In October 1999, I was travelling to an Alliance Graphic International (AGI) get-together. It was in Pontresina, Switzerland. Due to my complete lack of navigational skills, I somehow managed to board the wrong train at Zurich station. After an hour and a half sitting in the supreme comfort and efficiency of the Swiss railway service, I noticed that the snow-covered mountains – which I thought I was heading for – were beginning to fade rapidly into the distance.
A little later, my worst fears were confirmed by an extremely courteous conductress. Yes, I had indeed boarded the wrong train. She disappeared to return a little later with a complete travel itinerary, including tickets, for my revised journey, which would take me via a fiendish series of postal buses and mountain trains – now you wouldn’t get that kind of service on British Rail.
I finally arrived at my destination some four hours after everyone else. By that time, they were flushed with merriment, having consumed a four-course gourmet meal and copious glasses of exceptional wine. Embarrassed, exhausted and very hungry, I retired to my room. I immediately consumed the entire contents of the complimentary fruit bowl, rapidly followed by a spectacular block of Swiss chocolate the size of a brick. Feeling a little queasy, I went to bed to the sound of the distant jollity of my fellow AGI members and their partners. But I would not have missed that unplanned excursion for the world. For it was on that arduous trip up the mountain that I first heard of a man who was to fascinate me and later become a hero.
As the yellow post bus gently wound its way up the mountain road, the passing scenery and the Swiss’s passion for stacking logs mesmerised me. Not just any old stacks but the most perfectly arranged logs I have ever seen, an arrangement that would not look out of place in Tate Modern.
As the bus continued its way up the network of snow-covered roads, I became aware that I was being observed. A man in his sixties, dressed in a classic green Loden overcoat and sporting tortoiseshell spectacles, spoke to me in impeccable English: ‘Excuse me, but I couldn’t help noticing you observing our national pastime’. His face was round and kindly with a brushy Günter Grass-style moustache. He looked like a favourite uncle. We spent the next two hours together. I will call him Christian here, for reasons that I will explain later.
He was a radio producer on his way to join his partner for a weekend at their chalet in the mountains. He told me – and this is the weird coincidence – that he had originally studied graphic design back in his twenties, not at one of the prestigious Swiss design schools but privately with a somewhat eccentric and highly individual designer whom he’d come across by chance while holidaying in a little Swiss village called Schwenden. To condense a two-hour journey, this designer, whose name he would not reveal, sounded rather intriguing.
The bus pulled in at a charming village as the light was fading. From the bus, I could see groups of people and families silhouetted against the orange glow of the lighted windows. This was Christian’s stop. We exchanged details and agreed to keep in touch, as one does on these occasions. Of course we didn’t.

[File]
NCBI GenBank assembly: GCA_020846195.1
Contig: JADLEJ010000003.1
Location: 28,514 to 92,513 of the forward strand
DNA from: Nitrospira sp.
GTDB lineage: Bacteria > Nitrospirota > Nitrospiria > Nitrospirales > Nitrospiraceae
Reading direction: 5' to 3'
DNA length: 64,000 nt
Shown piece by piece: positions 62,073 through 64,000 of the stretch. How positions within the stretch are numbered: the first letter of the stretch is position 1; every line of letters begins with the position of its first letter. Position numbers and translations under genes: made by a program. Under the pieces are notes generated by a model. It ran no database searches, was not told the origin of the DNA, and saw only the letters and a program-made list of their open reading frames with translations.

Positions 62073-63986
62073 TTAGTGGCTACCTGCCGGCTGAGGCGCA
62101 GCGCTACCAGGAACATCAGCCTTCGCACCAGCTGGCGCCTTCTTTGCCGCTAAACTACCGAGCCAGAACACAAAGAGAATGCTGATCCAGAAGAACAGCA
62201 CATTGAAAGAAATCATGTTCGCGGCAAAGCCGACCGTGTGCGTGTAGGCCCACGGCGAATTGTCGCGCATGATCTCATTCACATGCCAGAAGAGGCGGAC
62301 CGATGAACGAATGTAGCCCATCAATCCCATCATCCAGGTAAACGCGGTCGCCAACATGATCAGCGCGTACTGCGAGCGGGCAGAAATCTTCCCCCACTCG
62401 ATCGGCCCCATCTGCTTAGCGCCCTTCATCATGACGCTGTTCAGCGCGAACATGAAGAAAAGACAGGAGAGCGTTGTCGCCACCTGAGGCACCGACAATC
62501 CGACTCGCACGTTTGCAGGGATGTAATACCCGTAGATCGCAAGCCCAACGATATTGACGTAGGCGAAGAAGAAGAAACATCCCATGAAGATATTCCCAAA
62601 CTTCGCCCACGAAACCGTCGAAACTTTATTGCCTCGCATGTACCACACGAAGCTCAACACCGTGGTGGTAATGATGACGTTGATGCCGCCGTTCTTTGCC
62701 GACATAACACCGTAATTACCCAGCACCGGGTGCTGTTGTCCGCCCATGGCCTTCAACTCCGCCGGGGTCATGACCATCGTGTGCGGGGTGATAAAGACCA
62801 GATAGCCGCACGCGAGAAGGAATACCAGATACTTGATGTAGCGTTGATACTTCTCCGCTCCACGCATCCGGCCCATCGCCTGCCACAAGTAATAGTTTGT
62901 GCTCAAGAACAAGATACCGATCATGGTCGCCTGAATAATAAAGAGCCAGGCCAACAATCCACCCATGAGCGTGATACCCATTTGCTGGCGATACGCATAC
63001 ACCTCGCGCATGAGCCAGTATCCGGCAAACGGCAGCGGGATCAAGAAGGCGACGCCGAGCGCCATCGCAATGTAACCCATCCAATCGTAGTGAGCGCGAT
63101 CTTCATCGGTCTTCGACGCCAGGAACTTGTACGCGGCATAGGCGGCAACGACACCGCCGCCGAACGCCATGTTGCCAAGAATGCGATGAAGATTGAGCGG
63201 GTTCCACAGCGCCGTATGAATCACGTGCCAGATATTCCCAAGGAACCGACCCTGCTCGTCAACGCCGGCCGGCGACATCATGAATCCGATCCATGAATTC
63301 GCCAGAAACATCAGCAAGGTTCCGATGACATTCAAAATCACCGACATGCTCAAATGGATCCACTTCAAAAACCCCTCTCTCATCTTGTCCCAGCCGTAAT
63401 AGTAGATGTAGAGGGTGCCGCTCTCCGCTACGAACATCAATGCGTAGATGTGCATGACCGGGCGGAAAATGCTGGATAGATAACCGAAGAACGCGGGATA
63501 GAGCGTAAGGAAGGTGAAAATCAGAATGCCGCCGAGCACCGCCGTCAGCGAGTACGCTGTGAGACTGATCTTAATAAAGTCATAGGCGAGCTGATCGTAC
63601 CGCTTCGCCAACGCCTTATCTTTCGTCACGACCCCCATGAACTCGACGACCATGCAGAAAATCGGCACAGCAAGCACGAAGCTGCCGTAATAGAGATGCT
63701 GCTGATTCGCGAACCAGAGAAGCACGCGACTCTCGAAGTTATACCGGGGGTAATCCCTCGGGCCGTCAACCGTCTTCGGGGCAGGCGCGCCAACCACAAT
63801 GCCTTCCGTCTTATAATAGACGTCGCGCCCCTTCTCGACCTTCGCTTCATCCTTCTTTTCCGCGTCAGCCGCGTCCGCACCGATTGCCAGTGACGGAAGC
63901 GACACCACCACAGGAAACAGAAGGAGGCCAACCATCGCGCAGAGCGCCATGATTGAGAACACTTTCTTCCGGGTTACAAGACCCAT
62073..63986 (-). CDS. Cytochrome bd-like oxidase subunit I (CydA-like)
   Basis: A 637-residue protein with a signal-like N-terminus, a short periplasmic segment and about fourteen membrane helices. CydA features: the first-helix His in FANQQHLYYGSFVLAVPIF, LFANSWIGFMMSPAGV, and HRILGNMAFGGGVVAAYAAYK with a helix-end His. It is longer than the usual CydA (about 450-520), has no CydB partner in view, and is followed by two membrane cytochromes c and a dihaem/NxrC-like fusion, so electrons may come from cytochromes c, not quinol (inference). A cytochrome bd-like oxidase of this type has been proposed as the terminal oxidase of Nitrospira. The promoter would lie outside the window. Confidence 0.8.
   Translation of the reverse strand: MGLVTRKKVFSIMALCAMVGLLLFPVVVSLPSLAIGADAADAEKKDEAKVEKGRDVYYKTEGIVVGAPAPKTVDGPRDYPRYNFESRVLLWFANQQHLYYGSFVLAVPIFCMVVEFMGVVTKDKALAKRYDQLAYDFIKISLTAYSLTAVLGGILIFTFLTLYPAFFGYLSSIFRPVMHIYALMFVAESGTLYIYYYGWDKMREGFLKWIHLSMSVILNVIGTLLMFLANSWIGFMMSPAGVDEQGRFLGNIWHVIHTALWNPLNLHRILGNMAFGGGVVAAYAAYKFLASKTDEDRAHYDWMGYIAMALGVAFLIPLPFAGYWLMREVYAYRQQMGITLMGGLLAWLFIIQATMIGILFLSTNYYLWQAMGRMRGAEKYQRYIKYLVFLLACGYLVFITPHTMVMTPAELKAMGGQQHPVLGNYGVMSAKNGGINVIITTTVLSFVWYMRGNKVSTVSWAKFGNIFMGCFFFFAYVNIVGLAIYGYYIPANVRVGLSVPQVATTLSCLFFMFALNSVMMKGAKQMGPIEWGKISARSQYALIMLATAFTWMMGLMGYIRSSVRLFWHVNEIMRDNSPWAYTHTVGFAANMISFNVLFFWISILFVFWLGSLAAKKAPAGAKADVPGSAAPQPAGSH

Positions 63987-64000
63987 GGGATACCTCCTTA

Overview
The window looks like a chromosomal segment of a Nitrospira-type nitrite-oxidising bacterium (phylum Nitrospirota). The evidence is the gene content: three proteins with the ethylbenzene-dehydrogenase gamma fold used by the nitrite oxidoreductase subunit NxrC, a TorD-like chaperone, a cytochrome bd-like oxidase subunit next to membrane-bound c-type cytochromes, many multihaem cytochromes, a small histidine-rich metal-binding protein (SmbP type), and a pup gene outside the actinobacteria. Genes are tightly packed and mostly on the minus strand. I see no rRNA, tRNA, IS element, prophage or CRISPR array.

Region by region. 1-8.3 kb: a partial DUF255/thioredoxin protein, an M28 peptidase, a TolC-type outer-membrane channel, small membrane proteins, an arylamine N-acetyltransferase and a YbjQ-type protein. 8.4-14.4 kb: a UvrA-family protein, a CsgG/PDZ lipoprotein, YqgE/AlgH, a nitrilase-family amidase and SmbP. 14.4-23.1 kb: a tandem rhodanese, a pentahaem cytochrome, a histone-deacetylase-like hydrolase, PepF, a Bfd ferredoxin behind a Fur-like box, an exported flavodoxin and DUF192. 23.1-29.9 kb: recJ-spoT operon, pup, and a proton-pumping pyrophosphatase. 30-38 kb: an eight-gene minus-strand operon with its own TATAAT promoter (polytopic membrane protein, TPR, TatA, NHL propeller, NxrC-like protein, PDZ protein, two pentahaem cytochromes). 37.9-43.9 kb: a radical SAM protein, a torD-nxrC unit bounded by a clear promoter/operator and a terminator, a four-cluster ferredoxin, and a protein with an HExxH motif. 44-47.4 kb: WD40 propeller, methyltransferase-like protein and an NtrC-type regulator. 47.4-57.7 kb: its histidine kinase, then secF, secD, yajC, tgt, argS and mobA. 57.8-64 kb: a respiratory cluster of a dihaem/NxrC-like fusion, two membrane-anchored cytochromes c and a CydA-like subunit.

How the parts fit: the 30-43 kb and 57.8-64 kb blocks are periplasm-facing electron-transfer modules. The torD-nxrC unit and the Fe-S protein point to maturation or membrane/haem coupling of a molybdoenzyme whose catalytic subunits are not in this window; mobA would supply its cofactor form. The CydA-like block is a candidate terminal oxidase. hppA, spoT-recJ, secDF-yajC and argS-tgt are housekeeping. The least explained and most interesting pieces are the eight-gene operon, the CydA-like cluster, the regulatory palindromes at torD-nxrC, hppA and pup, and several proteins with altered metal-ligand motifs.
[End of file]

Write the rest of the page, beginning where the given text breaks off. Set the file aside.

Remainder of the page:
Five years later, I ran into him again. Now retired, he was living in Zurich. We arranged to meet up for dinner. Later, over a leisurely cognac, we talked more of the designer whom Christian clearly held in great esteem. Could I possibly meet him, I asked? “I think that would be difficult,” said Christian. It would seem that this elusive designer was an extremely private person and that the handful of students who had been taught by him had given their word not to reveal anything about their experience or about the man himself. Bizarre.
This of course made me even more curious. Was Christian pulling my leg? I recharged our drinks, taking care to hold back on my own glass. As our conversation continued, Christian became more animated and told me about his own life in radio as a drama producer. As lovers of radio and theatre, we had one of those rare conversations where you just can’t get enough. It was utterly fascinating. But at the back of my mind, I was thinking: this mysterious man up here in the mountains is creating great work that nobody appears to be aware of. Why? The next day, Christian called to say that he would try to create a meeting but that it might take a little time or might not happen at all.
Two years later, I was revelling in one of those delightful REM moments when my bedside phone sprang to life, sending my dreams scurrying away. It was Christian. He had arranged a meeting. But it was only on the agreement that I would not write about the experience. Nor would I be allowed to take a camera. He wanted my word. It was becoming like a John le Carré novel. I of course agreed. A few weeks later, Christian met me at Zurich airport. With snow chains fitted to the wheels of his Volvo and the beginnings of a blizzard in the air, we set off up the mountain once more, only this time it was to meet an extraordinary man whom I would never forget.
Sadly, he passed away in January this year at the great age of 91. So now at last I can tell his fascinating story and show some of his remarkable and rarely seen work.
For Part 2 click here